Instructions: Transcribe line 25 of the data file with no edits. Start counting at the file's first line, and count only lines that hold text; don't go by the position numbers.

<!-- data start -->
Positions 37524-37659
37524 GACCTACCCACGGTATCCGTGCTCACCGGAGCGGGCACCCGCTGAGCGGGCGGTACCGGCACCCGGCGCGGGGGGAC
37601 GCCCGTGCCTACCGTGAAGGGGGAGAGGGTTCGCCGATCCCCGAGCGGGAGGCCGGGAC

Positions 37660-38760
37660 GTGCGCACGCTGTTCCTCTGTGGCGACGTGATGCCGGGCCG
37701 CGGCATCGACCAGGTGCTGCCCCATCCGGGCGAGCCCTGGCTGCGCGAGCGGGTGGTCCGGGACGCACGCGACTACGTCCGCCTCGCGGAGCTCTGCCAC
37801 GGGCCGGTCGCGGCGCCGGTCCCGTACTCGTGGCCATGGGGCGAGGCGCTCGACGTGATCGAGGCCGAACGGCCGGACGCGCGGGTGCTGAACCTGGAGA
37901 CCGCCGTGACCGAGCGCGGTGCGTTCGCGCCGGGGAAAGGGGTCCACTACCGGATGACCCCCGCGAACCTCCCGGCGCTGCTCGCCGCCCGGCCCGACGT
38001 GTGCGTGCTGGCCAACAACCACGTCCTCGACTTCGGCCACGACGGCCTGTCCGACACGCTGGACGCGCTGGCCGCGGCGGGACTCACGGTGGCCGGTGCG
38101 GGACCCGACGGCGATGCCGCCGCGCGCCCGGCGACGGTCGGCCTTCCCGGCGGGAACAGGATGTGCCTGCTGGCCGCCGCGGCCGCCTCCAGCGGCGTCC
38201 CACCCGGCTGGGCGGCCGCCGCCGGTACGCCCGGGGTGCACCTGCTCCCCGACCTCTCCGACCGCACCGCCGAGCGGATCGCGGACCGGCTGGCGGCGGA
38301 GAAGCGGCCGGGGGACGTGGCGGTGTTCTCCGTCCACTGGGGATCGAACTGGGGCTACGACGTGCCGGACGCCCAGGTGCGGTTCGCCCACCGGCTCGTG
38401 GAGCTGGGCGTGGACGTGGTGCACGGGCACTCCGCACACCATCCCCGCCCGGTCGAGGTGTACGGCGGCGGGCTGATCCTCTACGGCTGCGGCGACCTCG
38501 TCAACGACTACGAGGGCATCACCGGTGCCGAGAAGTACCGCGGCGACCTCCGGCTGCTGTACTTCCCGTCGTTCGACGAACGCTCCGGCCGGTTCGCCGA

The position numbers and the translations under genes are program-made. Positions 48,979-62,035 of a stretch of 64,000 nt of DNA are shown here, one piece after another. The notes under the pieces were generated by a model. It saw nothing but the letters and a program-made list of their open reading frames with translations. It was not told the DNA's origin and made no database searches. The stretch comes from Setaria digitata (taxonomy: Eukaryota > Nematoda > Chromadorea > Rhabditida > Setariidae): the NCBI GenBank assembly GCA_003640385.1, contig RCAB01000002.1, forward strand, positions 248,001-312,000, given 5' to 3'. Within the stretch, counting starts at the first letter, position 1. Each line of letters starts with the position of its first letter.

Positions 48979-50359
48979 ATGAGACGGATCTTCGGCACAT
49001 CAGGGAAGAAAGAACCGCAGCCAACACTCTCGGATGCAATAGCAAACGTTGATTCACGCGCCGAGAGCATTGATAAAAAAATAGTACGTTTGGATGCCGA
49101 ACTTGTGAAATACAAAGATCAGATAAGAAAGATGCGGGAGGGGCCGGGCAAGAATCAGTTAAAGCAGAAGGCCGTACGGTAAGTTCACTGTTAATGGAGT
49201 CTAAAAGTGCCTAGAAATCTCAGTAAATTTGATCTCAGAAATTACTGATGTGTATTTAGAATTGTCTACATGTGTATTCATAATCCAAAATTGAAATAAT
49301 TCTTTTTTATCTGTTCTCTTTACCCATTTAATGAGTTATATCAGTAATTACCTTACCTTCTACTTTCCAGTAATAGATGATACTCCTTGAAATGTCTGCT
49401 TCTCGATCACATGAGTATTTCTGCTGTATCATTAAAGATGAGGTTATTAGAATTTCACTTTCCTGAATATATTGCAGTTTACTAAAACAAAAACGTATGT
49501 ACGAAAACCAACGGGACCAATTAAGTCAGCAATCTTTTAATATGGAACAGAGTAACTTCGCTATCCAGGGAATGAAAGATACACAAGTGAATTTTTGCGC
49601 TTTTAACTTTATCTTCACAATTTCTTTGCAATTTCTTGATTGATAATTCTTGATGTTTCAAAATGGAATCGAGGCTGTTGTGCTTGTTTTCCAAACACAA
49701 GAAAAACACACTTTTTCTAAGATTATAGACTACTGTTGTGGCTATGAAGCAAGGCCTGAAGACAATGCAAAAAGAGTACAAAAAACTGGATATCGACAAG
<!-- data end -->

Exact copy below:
49701 GAAAAACACACTTTTTCTAAGATTATAGACTACTGTTGTGGCTATGAAGCAAGGCCTGAAGACAATGCAAAAAGAGTACAAAAAACTGGATATCGACAAG